medical malpractice
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Despite a plaintiffs expert’s testimony that minimal exposure to asbestos can cause mesothelioma, the state Superior Court has ruled that prohibition of “any exposure” causation theories did not apply in an asbestos case against Ford Motor Co.

In Rost v. Ford Motor on Monday, a three-judge panel denied Ford’s request for a new trial, reasoning that the state Supreme Court’s decision in Betz v. Pneumo Abex was not applicable in Rost. In denying a new trial, the court upheld a $994,800 jury award out of the Philadelphia Court of Common Pleas to plaintiff Richard Rost and his wife.

Judge Jack A. Panella wrote in the court’s opinion that Rost’s experts gave sufficient evidence showing that Rost’s exposure to Ford’s asbestos-containing brakes was a substantial factor in the development of his mesothelioma, contrary to Ford’s assertions.

“While it is true that the ‘every exposure’ theory does not, by itself, meet the standard for establishing substantial causation in a legal sense, this record is more than sufficient to establish its general scientific legitimacy,” Panella said. “As we have already determined that the rest of the certified record is sufficient to establish a triable issue on whether Richard Rost’s exposure at the garage was a substantial cause of his mesothelioma, this defect in the ‘every exposure’ theory is not sufficient to warrant reversal in this case.”

Rost filed suit in 2009 alleging that his exposure to various products from Ingersoll-Rand, General Electric, Westinghouse (all of which settled with the plaintiff) and Ford contributed to his development of mesothelioma, according to Panella.

Rost testified that he worked at a Ford dealership in 1950 for several months. According to Panella, Rost said the Ford brakes the dealership serviced in its garage contained 40 to 60 percent asbestos by weight.

Rost’s duties included cleaning the garage and removing brake linings—activities that generated dust that Rost inhaled. Panella added that the exhaust system in the garage was also very limited.

One of Rost’s experts, Dr. Arthur Frank, testified that there were case studies that showed individuals who were exposed to asbestos for only a day developed mesothelioma, Panella said. Frank also said certain animal studies showed that any exposure from one day to one month doubles the risk of developing mesothelioma.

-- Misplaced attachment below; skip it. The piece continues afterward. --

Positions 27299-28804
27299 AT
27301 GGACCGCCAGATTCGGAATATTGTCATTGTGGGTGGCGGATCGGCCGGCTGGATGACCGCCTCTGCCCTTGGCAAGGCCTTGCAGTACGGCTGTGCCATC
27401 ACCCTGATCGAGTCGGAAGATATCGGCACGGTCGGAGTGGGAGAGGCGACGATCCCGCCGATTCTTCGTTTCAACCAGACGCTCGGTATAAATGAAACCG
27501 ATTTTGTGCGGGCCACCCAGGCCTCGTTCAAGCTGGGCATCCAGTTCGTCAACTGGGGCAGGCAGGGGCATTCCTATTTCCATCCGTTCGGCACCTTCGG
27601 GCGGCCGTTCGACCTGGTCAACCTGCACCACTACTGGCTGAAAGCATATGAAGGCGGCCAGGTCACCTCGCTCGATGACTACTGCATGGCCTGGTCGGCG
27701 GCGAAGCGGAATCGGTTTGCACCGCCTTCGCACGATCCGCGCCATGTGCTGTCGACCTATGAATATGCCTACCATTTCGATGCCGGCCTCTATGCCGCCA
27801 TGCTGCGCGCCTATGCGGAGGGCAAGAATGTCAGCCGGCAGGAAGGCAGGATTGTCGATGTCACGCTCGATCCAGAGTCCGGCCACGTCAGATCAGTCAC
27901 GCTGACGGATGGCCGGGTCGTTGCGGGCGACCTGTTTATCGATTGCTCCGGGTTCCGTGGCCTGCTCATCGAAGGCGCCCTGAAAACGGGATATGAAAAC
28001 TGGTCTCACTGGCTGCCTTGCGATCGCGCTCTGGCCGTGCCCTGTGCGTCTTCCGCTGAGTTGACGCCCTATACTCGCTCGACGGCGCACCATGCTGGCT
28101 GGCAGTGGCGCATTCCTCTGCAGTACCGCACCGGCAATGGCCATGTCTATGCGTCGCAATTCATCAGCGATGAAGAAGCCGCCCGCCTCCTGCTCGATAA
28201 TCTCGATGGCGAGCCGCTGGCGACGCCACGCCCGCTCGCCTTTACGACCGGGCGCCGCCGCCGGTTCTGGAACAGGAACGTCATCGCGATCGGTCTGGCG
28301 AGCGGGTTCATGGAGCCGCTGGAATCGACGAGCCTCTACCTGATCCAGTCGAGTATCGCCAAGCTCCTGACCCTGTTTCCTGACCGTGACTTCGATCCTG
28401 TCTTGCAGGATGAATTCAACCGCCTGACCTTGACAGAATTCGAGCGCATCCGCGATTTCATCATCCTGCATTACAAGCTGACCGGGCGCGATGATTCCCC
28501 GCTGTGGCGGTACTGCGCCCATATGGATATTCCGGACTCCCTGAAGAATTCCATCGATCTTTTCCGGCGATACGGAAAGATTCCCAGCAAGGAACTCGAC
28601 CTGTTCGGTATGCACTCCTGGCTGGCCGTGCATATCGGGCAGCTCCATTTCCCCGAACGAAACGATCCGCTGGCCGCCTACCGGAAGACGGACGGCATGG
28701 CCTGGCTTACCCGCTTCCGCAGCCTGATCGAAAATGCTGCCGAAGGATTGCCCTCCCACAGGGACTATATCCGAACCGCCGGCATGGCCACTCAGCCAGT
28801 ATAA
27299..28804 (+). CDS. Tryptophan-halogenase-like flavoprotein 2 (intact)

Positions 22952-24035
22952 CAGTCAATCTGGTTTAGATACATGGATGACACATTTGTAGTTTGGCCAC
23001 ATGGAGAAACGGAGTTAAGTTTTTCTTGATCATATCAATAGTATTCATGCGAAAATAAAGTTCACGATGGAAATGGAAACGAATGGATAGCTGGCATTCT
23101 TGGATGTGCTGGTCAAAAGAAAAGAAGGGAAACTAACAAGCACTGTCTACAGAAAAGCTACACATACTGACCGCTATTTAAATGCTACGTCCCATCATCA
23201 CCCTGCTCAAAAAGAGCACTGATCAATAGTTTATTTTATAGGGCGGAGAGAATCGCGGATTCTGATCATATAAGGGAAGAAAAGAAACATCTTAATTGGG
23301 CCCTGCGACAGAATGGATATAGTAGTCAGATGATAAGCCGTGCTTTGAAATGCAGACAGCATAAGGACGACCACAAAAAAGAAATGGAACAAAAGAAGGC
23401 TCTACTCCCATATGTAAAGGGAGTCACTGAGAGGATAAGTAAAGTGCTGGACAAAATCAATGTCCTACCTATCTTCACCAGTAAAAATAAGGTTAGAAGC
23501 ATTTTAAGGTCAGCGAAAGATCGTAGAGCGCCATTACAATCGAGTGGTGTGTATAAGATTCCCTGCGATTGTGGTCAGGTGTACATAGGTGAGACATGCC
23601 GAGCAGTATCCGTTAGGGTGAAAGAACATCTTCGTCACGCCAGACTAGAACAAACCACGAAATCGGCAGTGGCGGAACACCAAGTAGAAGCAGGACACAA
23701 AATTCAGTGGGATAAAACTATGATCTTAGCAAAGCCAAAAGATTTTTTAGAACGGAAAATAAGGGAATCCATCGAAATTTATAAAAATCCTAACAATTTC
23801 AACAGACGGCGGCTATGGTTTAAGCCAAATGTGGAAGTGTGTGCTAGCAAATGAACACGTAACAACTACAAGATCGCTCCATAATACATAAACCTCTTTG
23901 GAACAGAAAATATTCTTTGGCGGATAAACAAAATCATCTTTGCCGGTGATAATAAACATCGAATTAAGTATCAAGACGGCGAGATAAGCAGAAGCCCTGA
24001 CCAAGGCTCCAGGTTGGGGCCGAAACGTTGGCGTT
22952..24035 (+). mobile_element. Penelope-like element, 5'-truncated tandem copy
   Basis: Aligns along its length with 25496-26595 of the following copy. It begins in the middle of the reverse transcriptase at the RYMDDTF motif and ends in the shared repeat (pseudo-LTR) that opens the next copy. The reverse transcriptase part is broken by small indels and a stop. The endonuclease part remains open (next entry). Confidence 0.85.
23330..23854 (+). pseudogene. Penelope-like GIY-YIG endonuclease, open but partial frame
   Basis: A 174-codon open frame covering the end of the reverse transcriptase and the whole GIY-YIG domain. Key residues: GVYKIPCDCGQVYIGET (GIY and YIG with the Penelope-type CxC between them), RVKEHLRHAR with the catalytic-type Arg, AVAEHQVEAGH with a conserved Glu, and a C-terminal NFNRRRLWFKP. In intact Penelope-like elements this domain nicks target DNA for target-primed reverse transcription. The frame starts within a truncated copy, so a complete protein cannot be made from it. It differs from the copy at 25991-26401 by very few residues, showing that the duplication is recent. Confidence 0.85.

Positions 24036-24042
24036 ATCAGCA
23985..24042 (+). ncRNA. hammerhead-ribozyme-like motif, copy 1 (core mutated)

Ford argued on appeal that Rost did not offer “competent expert opinion in demonstrating that the exposure to asbestos attributable to Ford was sufficient to qualify as a substantial factor” in causing Rost’s mesothelioma, Panella said. Ford pointed to Betz and the Supreme Court’s opinion in Gregg v. V-J Auto Parts as similar cases.

However, Panella said, “Clearly, neither of these opinions required the dismissal of the plaintiff’s cause of action merely due to the problems with the plaintiff’s expert’s opinion on causation.”

Additionally, Panella said Ford misinterpreted the Supreme Court’s ruling in Betz, explaining that the Betz decision does not require judges to reject the opinion of any expert who testifies as to the amount of asbestos to which a person can be safely exposed.

“Rather, the Betz court held that, based upon the record before it, the trial court did not abuse its discretion in determining that the expert in that case had not established the legitimacy of his legal conclusion that any exposure was a substantial cause of the plaintiff’s disease,” Panella said.

Panella said despite Frank’s every-exposure theory, when taken in context with the other evidence and testimony on regularity of exposure given by Rost’s other expert witnesses, “the record is more than sufficient to support the verdict reached by the jury.”

Ford also argued that Rost should have been made to prove that the asbestos brakes he came into contact with were defective under products liability law, Panella said.

Citing the Superior Court’s 2010 decision in the asbestos case of Moore v. Ericsson, Panella noted, “With respect to asbestos cases, what renders the product unsafe for its intended use is the presence of asbestos in the product, or the dangers from inhalation of asbestos fibers.”

As in Ericsson, Panella said, the issue in Rost was not whether a product was defective because it contained asbestos, but whether the defendant’s product contained asbestos, whether the plaintiff was exposed to it and whether that exposure caused the plaintiff’s mesothelioma.

Duane Morris attorney Robert Byer represented Ford and declined to comment. Rost’s lawyer, Robert Paul of Paul, Reich & Myers, did not return a call seeking comment.

P.J. D’Annunzio can be contacted at 215-557-2315 or pdannunzio@alm.com. Follow him on Twitter @PJDannunzioTLI.

(Copies of the 31-page opinion in Rost v. Ford Motor, PICS No. 14-0808 are available from The Legal Intelligencer. Please call the Pennsylvania Instant Case Service at 800-276-PICS to order or for information.) •